Cassava (Manihot esculenta Crantz) is a staple food for over 600 million people in the tropics and subtropics and is increasingly used as an industrial crop for starch production. Cassava has a high growth rate under optimal conditions but also performs well in drought-prone areas and on marginal soils. To increase the tools for understanding and manipulating drought tolerance in cassava, we generated expressed sequence tags (ESTs) from normalized cDNA libraries prepared from dehydration-stressed and control well-watered tissues. Analysis of a total of 18,166 ESTs resulted in the identification of 8,577 unique gene clusters (5,383 singletons and 3,194 clusters). Functional categories could be assigned to 63% of the unigenes, while another ∼11% were homologous to hypothetical genes with unclear functions. The remaining ∼26% were not significantly homologous to sequences in public databases suggesting that some may be novel and putatively specific to cassava. The dehydration-stressed library uncovered numerous ESTs with recognized roles in drought-responses, including those that encode late-embryogenesis-abundant proteins thought to confer osmoprotective functions during water stress, transcription factors, heat-shock proteins as well as proteins involved in signal transduction and oxidative stress. The unigene clusters were screened for short tandem repeats for further development as microsatellite markers. A total of 592 clusters contained 646 repeats, representing 3.3% of the ESTs queried. The ESTs presented here are the first dehydration stress transcriptome of cassava and can be utilized for the development of microarrays and gene-derived molecular markers to further dissect the molecular basis of drought tolerance in cassava.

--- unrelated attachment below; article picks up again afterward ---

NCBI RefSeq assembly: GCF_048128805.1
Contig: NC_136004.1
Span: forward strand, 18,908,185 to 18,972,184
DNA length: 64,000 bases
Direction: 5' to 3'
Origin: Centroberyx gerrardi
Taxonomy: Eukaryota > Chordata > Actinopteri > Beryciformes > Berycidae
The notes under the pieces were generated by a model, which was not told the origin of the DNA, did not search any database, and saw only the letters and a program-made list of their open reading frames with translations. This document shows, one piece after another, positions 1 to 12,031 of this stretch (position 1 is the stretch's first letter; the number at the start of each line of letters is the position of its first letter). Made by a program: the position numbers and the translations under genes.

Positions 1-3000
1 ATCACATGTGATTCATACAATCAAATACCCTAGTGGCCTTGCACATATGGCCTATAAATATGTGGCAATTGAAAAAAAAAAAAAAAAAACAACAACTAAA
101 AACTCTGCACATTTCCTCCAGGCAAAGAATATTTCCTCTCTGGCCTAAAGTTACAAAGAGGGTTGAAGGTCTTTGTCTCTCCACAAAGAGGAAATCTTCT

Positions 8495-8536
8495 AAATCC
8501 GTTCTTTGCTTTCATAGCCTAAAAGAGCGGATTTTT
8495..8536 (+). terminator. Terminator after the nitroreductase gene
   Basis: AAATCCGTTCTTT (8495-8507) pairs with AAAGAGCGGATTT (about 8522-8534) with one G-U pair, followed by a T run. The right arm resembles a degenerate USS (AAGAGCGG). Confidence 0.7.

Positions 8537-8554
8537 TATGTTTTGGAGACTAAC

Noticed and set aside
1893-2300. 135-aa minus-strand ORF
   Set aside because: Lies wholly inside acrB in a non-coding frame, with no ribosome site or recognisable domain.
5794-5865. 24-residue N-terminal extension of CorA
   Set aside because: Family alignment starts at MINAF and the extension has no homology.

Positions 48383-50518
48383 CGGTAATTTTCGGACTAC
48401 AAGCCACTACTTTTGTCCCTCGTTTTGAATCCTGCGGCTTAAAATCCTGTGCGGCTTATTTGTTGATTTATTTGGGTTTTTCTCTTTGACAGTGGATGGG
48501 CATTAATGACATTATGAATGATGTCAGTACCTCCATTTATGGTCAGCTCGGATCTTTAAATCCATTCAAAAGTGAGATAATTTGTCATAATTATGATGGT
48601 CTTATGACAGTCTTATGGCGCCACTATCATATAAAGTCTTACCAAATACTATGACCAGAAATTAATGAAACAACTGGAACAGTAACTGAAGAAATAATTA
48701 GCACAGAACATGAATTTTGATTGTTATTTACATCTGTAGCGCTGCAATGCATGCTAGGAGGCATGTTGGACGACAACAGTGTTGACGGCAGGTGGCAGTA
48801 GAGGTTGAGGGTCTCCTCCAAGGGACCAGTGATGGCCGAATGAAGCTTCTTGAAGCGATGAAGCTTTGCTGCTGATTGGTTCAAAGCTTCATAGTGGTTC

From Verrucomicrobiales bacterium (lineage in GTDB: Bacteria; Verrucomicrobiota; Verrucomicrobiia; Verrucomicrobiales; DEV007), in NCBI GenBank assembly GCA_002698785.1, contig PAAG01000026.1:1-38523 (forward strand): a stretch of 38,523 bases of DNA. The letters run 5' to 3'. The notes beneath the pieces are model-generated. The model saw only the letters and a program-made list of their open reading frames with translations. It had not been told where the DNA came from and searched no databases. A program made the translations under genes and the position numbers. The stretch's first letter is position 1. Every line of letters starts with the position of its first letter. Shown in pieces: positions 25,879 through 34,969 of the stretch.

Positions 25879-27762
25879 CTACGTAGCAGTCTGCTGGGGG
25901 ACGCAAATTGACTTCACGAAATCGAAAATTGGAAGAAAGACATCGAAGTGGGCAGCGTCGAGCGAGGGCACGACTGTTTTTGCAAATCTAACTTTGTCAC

Financed by the National Centre for Research and Development under grant No. SP/I/1/77065/10 by the strategic scientific research and experimental development program:
SYNAT - “Interdisciplinary System for Interactive Scientific and Scientific-Technical Information”.